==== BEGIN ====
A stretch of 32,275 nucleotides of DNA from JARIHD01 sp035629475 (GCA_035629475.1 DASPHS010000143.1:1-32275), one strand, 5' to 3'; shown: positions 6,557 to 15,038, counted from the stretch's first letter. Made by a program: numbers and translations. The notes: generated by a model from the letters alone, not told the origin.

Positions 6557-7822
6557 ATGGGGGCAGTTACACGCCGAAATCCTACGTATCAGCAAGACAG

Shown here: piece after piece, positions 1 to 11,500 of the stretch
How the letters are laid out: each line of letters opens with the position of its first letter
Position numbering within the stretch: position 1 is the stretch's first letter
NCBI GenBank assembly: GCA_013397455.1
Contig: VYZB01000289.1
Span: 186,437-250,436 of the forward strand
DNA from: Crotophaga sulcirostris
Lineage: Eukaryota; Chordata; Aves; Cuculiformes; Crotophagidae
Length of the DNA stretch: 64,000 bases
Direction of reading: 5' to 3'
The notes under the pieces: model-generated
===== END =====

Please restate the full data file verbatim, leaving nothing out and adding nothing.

A stretch of 32,275 nucleotides of DNA from JARIHD01 sp035629475 (GCA_035629475.1 DASPHS010000143.1:1-32275), one strand, 5' to 3'; shown: positions 6,557 to 15,038, counted from the stretch's first letter. Made by a program: numbers and translations. The notes: generated by a model from the letters alone, not told the origin.

Positions 6557-7822
6557 ATGGGGGCAGTTACACGCCGAAATCCTACGTATCAGCAAGACAG

Shown here: piece after piece, positions 1 to 11,500 of the stretch
How the letters are laid out: each line of letters opens with the position of its first letter
Position numbering within the stretch: position 1 is the stretch's first letter
NCBI GenBank assembly: GCA_013397455.1
Contig: VYZB01000289.1
Span: 186,437-250,436 of the forward strand
DNA from: Crotophaga sulcirostris
Lineage: Eukaryota; Chordata; Aves; Cuculiformes; Crotophagidae
Length of the DNA stretch: 64,000 bases
Direction of reading: 5' to 3'
The notes under the pieces: model-generated